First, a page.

Small D.P.,St. Francis Xavier University | Small D.P.,University of Plymouth | Small D.P.,Plymouth Marine Laboratory | Calosi P.,University of Plymouth | And 4 more authors.
Physiological and Biochemical Zoology | Year: 2015

An organism's physiological processes form the link between its life-history traits and the prevailing environmental conditions, especially in species with complex life cycles. Understanding how these processes respond to changing environmental conditions, thereby affecting organismal development, is critical if we are to predict the biological implications of current and future global climate change. However, much of our knowledge is derived from adults or single developmental stages. Consequently, we investigated the metabolic rate, organic content, carapace mineralization, growth, and survival across each larval stage of the European lobster Homarus gammarus, reared under current and predicted future ocean warming and acidification scenarios. Larvae exhibited stage-specific changes in the temperature sensitivity of their metabolic rate. Elevated Pco2 increased C: N ratios and interacted with elevated temperature to affect carapace mineralization. These changes were linked to concomitant changes in survivorship and growth, from which it was concluded that bottlenecks were evident during H. gammarus larval development in stages I and IV, the transition phases between the embryonic and pelagic larval stages and between the larval and megalopa stages, respectively. We therefore suggest that natural changes in optimum temperature during ontogeny will be key to larvae survival in a future warmer ocean. The interactions of these natural changes with elevated temperature and Pco2 significantly alter physiological condition and body size of the last larval stage before the transition from a planktonic to a benthic life style. Thus, living and growing in warm, hypercapnic waters could compromise larval lobster growth, development, and recruitment. © 2015 by The University of Chicago. All rights reserved.


Daniels C.L.,National Lobster Hatchery | Daniels C.L.,University of Plymouth | Merrifield D.L.,University of Plymouth | Boothroyd D.P.,National Lobster Hatchery | And 3 more authors.
Aquaculture | Year: 2010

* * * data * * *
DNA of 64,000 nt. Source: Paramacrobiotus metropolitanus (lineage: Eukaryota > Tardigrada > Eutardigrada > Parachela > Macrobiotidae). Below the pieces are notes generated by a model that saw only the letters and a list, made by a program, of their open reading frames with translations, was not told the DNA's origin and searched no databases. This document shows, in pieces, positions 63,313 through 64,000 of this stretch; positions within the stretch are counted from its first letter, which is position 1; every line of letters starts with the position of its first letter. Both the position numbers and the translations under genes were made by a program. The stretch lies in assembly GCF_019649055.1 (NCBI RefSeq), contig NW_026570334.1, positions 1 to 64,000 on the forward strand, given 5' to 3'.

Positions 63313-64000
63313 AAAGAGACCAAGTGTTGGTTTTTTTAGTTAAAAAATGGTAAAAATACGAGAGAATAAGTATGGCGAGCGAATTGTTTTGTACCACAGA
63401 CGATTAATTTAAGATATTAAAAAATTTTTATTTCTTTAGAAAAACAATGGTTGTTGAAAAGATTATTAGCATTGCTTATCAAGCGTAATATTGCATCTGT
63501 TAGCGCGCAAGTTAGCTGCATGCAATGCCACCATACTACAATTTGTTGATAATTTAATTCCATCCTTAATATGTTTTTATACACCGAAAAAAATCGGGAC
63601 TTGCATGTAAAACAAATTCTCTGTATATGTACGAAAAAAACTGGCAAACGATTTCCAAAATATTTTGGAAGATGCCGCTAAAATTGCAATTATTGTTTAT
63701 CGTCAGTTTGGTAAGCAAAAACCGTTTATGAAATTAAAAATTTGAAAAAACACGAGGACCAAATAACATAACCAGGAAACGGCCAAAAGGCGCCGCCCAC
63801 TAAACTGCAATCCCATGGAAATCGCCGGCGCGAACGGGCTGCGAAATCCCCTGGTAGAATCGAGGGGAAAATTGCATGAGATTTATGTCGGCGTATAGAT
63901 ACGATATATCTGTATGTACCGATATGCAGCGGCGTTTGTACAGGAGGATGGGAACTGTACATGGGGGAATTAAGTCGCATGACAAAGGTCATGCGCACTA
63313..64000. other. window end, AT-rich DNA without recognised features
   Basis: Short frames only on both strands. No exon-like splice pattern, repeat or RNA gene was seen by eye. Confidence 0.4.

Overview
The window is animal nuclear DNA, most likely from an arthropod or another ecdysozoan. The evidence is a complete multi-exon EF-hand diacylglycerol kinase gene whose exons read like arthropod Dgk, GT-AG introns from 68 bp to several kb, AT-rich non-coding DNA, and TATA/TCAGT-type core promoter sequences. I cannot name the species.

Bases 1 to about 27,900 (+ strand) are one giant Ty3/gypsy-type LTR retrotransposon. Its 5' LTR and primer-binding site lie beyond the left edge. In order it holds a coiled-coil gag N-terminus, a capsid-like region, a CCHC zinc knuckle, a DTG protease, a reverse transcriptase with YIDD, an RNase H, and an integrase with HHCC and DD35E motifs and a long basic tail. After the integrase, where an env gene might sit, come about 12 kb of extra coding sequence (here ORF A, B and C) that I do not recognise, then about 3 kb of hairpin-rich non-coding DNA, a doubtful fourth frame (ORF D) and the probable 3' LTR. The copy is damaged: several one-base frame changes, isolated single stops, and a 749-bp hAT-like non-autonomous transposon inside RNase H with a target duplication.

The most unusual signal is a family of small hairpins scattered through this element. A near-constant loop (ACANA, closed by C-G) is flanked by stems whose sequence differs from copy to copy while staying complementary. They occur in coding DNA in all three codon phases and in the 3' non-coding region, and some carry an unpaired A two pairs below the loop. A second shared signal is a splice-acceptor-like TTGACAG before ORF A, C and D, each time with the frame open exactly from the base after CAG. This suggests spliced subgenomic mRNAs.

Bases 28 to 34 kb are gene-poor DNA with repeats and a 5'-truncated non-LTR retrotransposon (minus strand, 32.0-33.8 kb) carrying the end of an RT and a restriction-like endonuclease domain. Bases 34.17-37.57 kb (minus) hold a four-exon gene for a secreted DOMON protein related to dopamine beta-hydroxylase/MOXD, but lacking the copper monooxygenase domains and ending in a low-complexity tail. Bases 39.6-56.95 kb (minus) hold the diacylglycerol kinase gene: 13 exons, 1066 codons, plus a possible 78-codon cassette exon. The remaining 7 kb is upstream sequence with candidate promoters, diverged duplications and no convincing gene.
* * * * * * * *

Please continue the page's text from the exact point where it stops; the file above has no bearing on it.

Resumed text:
The effect of dietary application of a commercial probiotic (Bacillus spp.) and mannan oligosaccharides (MOS), used singularly and combined, on the survival, growth performance and feed cost-benefit of larval Homarus gammarus was assessed. Un-supplemented Artemia (control) or Artemia enriched with probiotics (100 mg l-1 Bacillus spp.), MOS (12 mg l-1) or probiotics + MOS (100 mg l-1 Bacillus spp. + 12 mg l-1 MOS) was fed to four replicate groups of zoeal I lobsters for 30 days. Carapace length and weight of five H. gammarus from each replicate was recorded on 1, 3, 9, 13, 18 days post hatch (dph) and for post-larval condition at 18 dph. Additionally, moulting success was recorded from 14 to 30 dph with survival calculated at 30 dph. Morphological analysis of the posterior intestine was also conducted on larval and post-larval H. gammarus using light and electron microscopy. In a secondary experiment the effects on gut microbiota were assessed using both culture-dependent and culture-independent methods. After 18 dph, larval H. gammarus fed a diet containing Bacillus spp + MOS had significantly (P < 0.01) improved weight gain, carapace length, weight to carapace length ratio, specific growth rate (SGR), food conversion ratio (FCR) and post-larval condition, compared to all other groups. The individual supplementation of either Bacillus or MOS also significantly improved growth parameters, survival and post-larval condition compared to the control group, but to a lesser extent. Survival of all groups was significantly (P < 0.01) elevated after 30 days compared to the control group. Light microscopy demonstrated no significant increases in gut absorptive surface area in larvae or post-larvae receiving biotic supplemented diets. However, electron microscopy revealed significant increases in microvilli length and density in larval and post-larval H. gammarus fed biotic supplemented diets compared to the control group (P < 0.05). Culture-based analysis of gut microbiota demonstrated probiotic Bacillus spp. colonisation in Bacillus and Bacillus + MOS fed larvae. Denaturing gradient gel electrophoresis of PCR-amplified 16S rRNA revealed that microbial species richness and diversity was reduced in Bacillus + MOS fed post-larval lobsters. Subsequently the microbial profiles of Bacillus + MOS were the most dissimilar to the control group. Improvements seen in the present study appear to be an amalgamation of effects highlighted with the individual use of Bacillus and MOS, and so are probably additive rather than synergistic in nature. © 2010 Elsevier B.V. All rights reserved.